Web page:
James M. McPherson is an American history expert and a Pulitzer Prize-winning novelist. It is never an easy task to present the horrors of the past in a way that will inform and interest young readers without terrifying them out of their wits. Teachers of history have been faced with this particular challenge over the years, and so to find Fields of Fury, an authentic history book, written for children, about the American Civil War, is a welcome teaching and learning resource. If you are interested in the topic of American Civil War, read more about our selection of the best civil war books.
Although it is important to note that this book is not suitable for the very young reader, a sensible teacher or parent will know when it is the right time to introduce children to these harsh facts about that terrible and momentous war. We have also included it in our best civil war books for kids article! Let’s read more in this Fields of Fury book review.
McPherson’s book Fields of Fury creates the opportunity for young readers to grasp, not only the horrors of the battles, but also the conflict that ripped apart society, families and beliefs during that particularly tumultuous time in American history. Fields of Fury book is a historically accurate and detailed account of the great leaders, the outcomes of the many battles and ultimate meaning of it all for the United States of America as it is today.
By including anecdotes and notes from soldiers in the thick of the action, we get a glimpse into what it was like to fight in a very different type of war to what we are used to seeing in films and on the news today. The summaries of the characteristics of the prominent leaders such as Robert E. Lee, Abraham Lincoln, Jefferson Davis and Ulysses S. Grant, McPherson provide the young reader with all the necessary information to enable them to gain a deeper understanding of the times. We also recommend another James M. McPherson’s book called Battle Cry of Freedom. Don’t miss a chance to read about it in our article.
He also includes details of the end of the institution of slavery and the huge impact that this event had, not only on the lives of the slaves themselves, but on that of their owners and the plantations on which they worked. Interestingly, he includes information on the role of women, who were left alone to deal with the demise of their homes and livelihood during the conflict and insights into the general way of life in the Southern states at that time.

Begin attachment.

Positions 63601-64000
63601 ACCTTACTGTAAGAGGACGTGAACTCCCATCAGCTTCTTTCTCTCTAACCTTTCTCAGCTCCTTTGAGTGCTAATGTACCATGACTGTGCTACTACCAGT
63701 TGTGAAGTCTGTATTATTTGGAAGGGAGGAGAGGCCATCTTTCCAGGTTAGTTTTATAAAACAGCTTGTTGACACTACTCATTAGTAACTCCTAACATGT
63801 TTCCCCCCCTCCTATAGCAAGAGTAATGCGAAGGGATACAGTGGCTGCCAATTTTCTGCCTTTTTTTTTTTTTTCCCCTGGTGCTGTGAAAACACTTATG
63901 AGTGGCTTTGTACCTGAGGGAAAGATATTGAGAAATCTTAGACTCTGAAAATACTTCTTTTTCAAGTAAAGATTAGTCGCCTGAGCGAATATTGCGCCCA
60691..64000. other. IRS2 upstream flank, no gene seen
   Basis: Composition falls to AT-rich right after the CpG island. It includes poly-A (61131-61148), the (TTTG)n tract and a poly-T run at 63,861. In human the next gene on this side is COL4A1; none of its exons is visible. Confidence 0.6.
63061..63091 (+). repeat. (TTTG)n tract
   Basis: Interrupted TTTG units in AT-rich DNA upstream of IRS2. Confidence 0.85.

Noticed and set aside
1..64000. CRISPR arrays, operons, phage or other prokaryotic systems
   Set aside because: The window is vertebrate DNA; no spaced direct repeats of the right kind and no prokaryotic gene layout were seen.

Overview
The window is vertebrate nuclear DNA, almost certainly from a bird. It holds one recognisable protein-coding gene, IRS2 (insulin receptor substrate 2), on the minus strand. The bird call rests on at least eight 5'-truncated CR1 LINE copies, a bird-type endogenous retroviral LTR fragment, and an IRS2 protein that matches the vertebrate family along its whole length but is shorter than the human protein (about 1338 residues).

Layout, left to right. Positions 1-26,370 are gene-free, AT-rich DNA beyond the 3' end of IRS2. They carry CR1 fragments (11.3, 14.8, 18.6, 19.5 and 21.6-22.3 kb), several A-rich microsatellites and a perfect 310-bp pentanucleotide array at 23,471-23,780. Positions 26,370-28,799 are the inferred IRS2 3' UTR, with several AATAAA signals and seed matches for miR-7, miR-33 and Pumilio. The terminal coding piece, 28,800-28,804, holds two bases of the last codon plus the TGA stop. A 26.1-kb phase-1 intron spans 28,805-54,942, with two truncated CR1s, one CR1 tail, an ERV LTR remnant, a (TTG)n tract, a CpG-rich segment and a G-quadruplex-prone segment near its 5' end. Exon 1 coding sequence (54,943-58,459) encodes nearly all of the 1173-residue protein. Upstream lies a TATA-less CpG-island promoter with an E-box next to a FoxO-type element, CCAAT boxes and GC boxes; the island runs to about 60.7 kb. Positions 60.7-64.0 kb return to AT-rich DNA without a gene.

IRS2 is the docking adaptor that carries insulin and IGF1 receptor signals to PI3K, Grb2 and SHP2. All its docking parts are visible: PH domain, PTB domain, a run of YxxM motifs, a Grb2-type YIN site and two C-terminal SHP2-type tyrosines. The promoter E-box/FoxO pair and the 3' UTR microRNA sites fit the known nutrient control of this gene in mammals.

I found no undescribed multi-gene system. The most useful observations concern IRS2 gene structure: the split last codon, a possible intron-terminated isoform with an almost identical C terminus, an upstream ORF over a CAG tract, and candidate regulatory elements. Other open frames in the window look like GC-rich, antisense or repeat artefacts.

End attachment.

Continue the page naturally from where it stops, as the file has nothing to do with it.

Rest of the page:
The addition of primary sources (a very important aspect in teaching history) such as some very graphic old black and white photographs, copies of oil paintings and battlefield maps provide an appealing visual stimulus for young historians. Children are fascinated by the gory details and can handle the truth provided that they are guided through the information and are of an appropriate age.
It is worth remembering that Fields of Fury is a book about war, so the expectation should be that there will be violence and atrocities committed by most of those involved. Hopefully, by not sugar-coating these aspects, the next generation will be better equipped to choose a different way to resolve conflict and will also hopefully choose to halt the promotion of such inhumane practices.
Another clever addition by the author is the “Quick Facts” which appear at the side of the pages. These include additional information, quotes and interesting anecdotes which are perfect for the reluctant reader who may not wish to tackle a full page of text. The writing and tone are, however, at a perfect level for the average reader who is interested in learning about the American Civil War.